Yesterday I was reading one of my favorite blog writers and came across something that really struck home with me. Jenny from Steeples and People was describing why she was no longer wanting to attend her small group. Here’s what she wrote:
But I guess I’m just tired of spending two hours a week being one of two badasses in the group, trying to push boundaries and bring up new ideas and ways of looking at things that don’t involve the usual Christian platitudes and Sunday-School answers. I’m not interested in dealing with a group where thought-provoking discussions are shut down.
And for me that’s the crux of it. It seems that in the churches I attended over the past several years, as progressive as they were or thought they were, pushing the boundaries or challenging the status quo wasn’t allowed. In these particular churches, the ones that felt they were in fact challenging the old ways, new ideas were often shut down. Christian platitudes and Sunday-school answers became a way for all of us to communicate each weekend. Often they were couched in “cool” terminology or venacular (skateboards, soul patches and tattoos included), but they still were the same old ways of doing things with window dressing applied.
As in most social organizations, even progressive churches fall quickly into a pattern of embracing the “path of least resistance”. Whether it pertains to church structure, order of services, styles of worship, church practices, policies, or theological principles – it doesn’t seem to matter. Pastors and church leaders like things the way they are… and apparently so do the attendees. All churches eventually settle into a rut and where I am from the definition of a rut is “a grave with both ends kicked out”. What used to be “revolutionary or cutting-edge” becomes “stale and common-place”.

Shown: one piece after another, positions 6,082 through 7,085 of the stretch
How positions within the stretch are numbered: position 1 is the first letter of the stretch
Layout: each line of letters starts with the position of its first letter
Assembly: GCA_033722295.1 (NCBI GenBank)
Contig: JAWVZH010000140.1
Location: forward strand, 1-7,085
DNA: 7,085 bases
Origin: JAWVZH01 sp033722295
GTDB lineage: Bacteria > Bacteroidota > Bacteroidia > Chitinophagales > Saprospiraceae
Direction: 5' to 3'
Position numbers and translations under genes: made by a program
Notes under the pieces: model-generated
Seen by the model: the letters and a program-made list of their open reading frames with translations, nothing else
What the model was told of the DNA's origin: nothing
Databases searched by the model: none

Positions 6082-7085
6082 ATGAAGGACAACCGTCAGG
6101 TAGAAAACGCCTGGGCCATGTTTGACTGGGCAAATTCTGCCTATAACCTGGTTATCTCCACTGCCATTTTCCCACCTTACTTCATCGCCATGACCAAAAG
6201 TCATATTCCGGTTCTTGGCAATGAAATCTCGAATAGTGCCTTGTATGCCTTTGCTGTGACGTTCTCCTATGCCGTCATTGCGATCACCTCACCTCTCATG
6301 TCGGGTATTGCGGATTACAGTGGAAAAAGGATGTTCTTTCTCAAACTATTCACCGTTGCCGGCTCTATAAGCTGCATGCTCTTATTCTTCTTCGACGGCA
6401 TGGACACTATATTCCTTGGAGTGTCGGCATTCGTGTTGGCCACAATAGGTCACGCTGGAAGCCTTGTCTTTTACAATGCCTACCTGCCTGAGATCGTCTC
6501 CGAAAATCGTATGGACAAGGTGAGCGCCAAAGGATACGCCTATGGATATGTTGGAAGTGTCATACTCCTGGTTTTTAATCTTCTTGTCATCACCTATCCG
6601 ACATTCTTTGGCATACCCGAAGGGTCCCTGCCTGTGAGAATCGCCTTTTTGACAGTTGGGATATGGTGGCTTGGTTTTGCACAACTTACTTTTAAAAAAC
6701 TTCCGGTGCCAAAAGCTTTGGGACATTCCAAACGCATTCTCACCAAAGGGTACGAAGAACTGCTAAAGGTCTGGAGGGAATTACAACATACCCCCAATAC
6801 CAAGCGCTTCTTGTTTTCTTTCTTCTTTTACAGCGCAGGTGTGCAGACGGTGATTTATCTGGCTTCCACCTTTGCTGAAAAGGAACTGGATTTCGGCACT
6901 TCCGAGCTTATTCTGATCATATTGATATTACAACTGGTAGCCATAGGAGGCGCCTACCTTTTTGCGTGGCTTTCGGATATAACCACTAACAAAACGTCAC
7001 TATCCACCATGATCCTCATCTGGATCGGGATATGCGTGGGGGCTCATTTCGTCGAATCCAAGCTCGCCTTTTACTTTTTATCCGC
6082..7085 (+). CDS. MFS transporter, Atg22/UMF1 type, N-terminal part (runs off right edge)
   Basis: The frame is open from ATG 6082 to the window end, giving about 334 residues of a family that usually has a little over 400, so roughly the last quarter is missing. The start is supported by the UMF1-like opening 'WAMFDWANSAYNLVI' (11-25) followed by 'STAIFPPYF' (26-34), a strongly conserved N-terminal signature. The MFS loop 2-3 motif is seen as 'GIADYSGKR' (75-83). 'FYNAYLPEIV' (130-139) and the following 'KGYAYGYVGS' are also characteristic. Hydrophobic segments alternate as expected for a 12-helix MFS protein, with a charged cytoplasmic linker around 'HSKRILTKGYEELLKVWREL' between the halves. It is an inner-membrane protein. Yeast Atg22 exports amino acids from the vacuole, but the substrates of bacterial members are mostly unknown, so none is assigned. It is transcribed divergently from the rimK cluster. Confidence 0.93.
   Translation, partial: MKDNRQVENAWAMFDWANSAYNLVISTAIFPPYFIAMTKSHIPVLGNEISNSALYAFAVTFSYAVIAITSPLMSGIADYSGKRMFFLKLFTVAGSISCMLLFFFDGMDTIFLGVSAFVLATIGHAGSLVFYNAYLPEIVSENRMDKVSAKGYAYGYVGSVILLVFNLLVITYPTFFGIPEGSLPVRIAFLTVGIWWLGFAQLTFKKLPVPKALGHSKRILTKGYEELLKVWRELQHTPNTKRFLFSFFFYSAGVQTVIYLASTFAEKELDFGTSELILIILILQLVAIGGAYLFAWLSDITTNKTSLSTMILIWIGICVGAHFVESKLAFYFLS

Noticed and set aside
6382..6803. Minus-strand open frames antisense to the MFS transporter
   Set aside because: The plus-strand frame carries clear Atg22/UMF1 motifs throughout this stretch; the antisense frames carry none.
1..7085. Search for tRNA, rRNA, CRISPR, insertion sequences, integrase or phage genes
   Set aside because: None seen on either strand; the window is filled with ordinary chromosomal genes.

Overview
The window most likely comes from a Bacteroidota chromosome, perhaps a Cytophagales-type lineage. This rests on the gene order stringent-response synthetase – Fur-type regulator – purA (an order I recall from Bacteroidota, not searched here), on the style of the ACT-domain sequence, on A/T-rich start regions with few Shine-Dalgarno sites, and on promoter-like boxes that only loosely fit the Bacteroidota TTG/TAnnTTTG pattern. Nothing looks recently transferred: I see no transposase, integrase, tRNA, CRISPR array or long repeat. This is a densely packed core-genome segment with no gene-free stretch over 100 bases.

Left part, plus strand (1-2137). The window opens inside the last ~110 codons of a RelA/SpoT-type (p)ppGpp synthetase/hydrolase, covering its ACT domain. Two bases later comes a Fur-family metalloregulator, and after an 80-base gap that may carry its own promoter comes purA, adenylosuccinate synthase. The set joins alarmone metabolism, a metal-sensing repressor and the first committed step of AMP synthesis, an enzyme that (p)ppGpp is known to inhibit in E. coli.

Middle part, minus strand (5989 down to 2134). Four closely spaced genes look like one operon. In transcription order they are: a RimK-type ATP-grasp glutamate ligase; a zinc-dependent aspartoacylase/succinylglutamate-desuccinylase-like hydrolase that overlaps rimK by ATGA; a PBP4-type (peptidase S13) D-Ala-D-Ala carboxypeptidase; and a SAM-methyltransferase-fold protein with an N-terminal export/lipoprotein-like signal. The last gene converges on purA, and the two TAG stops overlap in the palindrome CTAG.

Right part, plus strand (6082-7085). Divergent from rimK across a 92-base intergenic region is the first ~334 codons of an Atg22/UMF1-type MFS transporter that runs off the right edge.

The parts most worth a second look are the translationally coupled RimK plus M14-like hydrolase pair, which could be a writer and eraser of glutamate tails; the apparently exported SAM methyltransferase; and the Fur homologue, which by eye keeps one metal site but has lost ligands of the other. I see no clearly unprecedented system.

And why is this you ask? Because of what Jenny says… churches aren’t willing to push the boundaries or embrace new ideas. My experience (broad but of course limited) has shown me that most churches start with a flurry of vision and flounder into myopia.
A few examples of how churches refuse to “push the boundaries” (with details to follow in another post):
1) Lack of women in ministry.
2) Worship music is overemphasized.
3) Messages are too long and not interactive.
4) Church structure is
I think I am ok with that now. Honestly, I guess it doesn’t matter if I am ok with it, but it matters to me that I am ok with it. Know what I mean? I used to get really unnerved that people were going to church and just didn’t seem to “get it” like I “got it”…. whatever “it” may be at the time. But I had some experiences a couple of weeks ago that changed all that for me… a sort of epiphany or two that I will share at some point I am sure. But for now, whether you go to church or not, or are a pastor or not, or an evangelist or not, use super-scriptural-spouter language or not… I am ok wth you. And if you don’t go to church anymore, drink lots of beer, cuss, gamble or root for the Eagles (sorry inside joke)… I am ok with you too. Or if you are a combination of any of the above, I am ok with you also.
But let’s say you are a combination of the two, go to a church with really cool music, have an awesome pastor that speaks amazing messages each week and have one heck of a children’s ministry… it still doesn’t mean I am coming to your church. That doesn’t make me wrong or you right or vice-versa. It just makes me, me… and you, you.
I guess we will just have to live with that for now.